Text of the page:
ANNAPOLIS — Four candidates for U.S. Senate in Maryland debated on Wednesday about how to improve the economy and health care during their first such meeting.
Democratic incumbent Sen. Ben Cardin and Republican Dan Bongino participated with independent candidate Rob Sobhani and Libertarian Dean Ahmad on Larry Young’s WOLB-AM radio show.
Cardin, who is seeking his second term in the Senate, said a bipartisan plan to address the national deficit needs to be the top priority. Cardin underscored that he believes revenues need to be a part of the plan.
“Everybody should be paying their fair share,” Cardin said. “We should eliminate the deductions that allow businesses to send our jobs overseas, and we shouldn’t be giving to oil industries special breaks that are not available to other aspects of the energy sector.”
Bongino said government needs to get out of the way and lessen the tax burden on residents and businesses.
“Put the money back in Marylanders’ pockets,” Bongino said. “They know what to do with it.”
Sobhani, an entrepreneur and former Republican, said he would focus on bringing foreign investment to Maryland.
“The way I believe we grow our economy is, once again, we link our economy, Maryland’s economy, to the international economy and we go after specific projects,” Sobhani said, noting that he supports seeking funding for cancer research and new homes in Baltimore.
Ahmad said too much economic help has been steered to large corporations that should have been allowed to go bankrupt.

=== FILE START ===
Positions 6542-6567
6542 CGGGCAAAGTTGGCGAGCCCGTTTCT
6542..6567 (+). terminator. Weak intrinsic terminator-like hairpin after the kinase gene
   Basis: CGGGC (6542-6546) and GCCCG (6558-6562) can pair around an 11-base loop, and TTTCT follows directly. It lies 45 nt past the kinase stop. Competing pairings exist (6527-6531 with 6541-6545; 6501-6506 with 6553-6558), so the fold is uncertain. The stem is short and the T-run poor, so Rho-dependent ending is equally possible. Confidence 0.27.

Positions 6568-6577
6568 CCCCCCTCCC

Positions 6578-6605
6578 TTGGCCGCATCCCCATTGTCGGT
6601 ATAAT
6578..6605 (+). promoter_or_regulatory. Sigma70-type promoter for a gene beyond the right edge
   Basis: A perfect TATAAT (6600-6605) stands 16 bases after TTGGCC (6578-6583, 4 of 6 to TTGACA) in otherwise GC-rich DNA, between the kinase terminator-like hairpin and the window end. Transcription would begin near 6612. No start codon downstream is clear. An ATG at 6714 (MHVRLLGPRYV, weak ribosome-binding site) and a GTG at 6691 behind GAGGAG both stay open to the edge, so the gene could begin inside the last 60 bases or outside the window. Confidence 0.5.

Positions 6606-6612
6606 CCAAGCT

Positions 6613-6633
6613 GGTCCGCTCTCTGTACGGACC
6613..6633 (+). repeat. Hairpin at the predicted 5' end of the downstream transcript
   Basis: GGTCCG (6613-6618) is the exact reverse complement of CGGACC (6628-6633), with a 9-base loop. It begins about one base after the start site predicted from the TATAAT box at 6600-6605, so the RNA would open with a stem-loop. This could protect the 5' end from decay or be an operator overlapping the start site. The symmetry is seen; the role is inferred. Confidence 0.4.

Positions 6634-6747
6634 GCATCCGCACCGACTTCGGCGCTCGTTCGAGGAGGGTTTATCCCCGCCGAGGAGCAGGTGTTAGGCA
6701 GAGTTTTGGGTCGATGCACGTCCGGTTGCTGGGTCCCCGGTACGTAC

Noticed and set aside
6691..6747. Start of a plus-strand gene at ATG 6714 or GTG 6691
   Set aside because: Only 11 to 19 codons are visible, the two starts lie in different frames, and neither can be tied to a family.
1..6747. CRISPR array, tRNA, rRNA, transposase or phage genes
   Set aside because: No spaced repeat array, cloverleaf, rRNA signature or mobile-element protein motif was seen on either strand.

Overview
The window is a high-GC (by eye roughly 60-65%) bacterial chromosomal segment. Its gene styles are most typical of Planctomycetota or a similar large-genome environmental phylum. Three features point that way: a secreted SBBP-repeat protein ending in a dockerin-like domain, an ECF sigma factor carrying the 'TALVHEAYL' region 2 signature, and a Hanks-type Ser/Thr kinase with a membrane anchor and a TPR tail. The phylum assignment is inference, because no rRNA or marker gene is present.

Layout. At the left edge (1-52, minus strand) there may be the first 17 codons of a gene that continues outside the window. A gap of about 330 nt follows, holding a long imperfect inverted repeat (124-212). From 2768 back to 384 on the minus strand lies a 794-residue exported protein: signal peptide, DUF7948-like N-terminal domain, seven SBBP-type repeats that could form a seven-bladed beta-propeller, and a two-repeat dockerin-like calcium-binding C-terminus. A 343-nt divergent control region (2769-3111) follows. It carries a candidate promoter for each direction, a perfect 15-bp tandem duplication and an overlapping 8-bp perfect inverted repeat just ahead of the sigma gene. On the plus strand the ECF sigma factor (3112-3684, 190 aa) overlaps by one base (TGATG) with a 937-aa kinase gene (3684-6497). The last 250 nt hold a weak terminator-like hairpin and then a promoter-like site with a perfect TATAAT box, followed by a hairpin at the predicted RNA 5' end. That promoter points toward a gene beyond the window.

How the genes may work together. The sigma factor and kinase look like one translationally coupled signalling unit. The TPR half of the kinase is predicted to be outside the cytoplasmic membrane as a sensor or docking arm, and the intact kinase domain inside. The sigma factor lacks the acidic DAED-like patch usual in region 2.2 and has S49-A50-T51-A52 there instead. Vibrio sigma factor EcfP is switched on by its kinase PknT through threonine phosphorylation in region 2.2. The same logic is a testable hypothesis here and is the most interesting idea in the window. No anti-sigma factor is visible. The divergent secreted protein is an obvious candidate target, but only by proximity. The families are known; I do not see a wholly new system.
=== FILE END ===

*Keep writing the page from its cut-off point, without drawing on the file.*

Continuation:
“As far as taxes are concerned, I think we have to stop taxing productive activity altogether,” Ahmad said. “Instead of taxing production, we should be taxing natural resource extraction and the location value of land, things that truly belong to the commonwealth, and that way stop strangling jobs.”
The candidates also debated the federal health care law.
Ahmad and Bongino both support repealing it.
“I think it has to be repealed, and we have to start over,” Ahmad said.
Bongino said the law places too much power in the hands of bureaucrats.
“You’re going to have a system of low-income and lower-middle-income folks who are relegated to government clinics, government clinics providing substandard care who may have health insurance, but will certainly not have health care,” Bongino said.
Cardin, a strong supporter of the law, noted the consequences of repeal, including the loss of a popular provision that allows parents to keep their children on their policies until the age of 26. He also said restrictions on pre-existing conditions would return.
“We need to move forward, not repeal Obamacare,” Cardin said.
Sobhani said he supported some aspects of the health care law, including the end of restrictions on pre-existing conditions. However, he believes more effort should be made to include input from patients and doctors.
“Because at the end of the day, it’s between a doctor and a patient, and we’ve got to build out from that relationship a health care system that, as I said, supports some of what President Obama is trying to do but also trying to make sure that it’s not all government controlled,” Sobhani said.
Senate candidates have two more debates scheduled next week, including one at Salisbury University and at WTTG, the Fox affiliate in Washington.